Thursday, January 24, 2013

The Contract Between the Writer and the Reader

As I was listening to the 15th of 25 hours of the Steve Jobs Biography by Walter Issacson audiobook, I realized the depth of the promise the writer must make to the reader, and the trust the reader gives the writer. It doesn't have anything to do with the retail price, or how I downloaded the book, or how pretty the cover is -- those are publishing issues. Who in their right mind would choose to listen to 25 hours of an author reading his book? Who has 25 hours to listen to any audiobook?  What is the "reader" going to get out of this book?  At that moment, I thought this book better deliver what it promises for that much of my time.

We ask all new authors:  What is your intended goal? What do you want the reader to come away with from your writing?  Then we use that stated goal as our Reader Contract for all decisions throughout the publishing process.  If something about the book does not fit within the stated goal, it needs to be changed, added to or deleted.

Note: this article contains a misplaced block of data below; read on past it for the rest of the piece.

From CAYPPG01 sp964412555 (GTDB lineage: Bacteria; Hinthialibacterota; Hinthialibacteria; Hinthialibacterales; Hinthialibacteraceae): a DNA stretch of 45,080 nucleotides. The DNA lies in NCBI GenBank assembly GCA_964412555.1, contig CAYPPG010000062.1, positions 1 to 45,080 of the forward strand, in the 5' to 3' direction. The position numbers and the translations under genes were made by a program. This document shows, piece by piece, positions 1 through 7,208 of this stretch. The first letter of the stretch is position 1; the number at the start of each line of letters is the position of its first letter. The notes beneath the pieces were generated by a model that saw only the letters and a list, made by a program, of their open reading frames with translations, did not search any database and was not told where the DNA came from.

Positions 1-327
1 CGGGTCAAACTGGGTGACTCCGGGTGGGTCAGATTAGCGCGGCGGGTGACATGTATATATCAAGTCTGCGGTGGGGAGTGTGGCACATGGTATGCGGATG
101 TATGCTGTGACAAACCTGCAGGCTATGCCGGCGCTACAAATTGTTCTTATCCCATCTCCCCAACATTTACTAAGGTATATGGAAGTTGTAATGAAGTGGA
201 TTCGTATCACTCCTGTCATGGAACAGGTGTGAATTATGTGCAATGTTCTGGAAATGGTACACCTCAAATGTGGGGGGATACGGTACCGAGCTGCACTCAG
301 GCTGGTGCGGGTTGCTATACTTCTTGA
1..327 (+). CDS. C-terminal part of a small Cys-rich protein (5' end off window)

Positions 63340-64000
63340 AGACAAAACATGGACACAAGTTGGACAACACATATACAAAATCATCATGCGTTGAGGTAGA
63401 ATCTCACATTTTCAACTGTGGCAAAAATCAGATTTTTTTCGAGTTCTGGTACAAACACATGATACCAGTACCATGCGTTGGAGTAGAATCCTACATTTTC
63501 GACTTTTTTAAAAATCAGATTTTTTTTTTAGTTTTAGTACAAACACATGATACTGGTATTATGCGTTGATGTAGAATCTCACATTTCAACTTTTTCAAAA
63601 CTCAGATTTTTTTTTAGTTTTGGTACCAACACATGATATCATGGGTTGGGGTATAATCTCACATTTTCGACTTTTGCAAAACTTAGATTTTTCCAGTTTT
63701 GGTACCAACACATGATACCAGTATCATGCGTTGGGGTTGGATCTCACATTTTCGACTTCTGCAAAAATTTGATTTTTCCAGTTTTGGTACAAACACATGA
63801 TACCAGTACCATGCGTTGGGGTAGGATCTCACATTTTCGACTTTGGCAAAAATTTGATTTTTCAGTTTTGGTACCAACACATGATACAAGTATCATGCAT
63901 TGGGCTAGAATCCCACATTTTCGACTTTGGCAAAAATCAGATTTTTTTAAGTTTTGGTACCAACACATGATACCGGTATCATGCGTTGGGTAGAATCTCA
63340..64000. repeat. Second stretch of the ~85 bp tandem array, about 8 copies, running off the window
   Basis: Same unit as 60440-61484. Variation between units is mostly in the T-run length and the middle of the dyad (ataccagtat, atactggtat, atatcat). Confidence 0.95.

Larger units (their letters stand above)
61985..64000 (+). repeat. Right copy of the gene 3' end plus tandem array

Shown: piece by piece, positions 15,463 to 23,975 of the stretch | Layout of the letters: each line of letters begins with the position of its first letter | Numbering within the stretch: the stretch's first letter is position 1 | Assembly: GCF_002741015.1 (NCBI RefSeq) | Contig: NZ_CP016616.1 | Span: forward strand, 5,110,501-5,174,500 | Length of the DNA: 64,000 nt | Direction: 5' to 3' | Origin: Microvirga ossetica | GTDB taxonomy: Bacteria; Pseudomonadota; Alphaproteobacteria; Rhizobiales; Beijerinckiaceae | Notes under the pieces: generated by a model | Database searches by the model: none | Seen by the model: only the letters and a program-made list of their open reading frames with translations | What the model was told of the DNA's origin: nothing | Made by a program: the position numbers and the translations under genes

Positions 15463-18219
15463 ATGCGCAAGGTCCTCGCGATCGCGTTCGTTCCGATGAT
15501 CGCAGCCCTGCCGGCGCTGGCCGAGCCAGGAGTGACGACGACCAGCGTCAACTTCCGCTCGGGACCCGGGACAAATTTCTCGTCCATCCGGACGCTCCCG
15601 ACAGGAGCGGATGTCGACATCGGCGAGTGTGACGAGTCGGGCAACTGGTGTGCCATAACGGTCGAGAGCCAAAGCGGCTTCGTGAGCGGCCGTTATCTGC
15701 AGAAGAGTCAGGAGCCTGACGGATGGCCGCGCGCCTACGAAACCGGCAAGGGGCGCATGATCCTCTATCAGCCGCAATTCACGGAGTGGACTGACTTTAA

Walter Issacson's work is nothing short of genius in this contract, and I appreciate that he never wavers from his promise that each reader is experiencing his books in a way that he has visualized.

Are you visualizing your reader while you are writing your book?  What do you want your reader to get from your book?

1 comment:

  1. Hmmm never really looked at it like that. Great point. Mike


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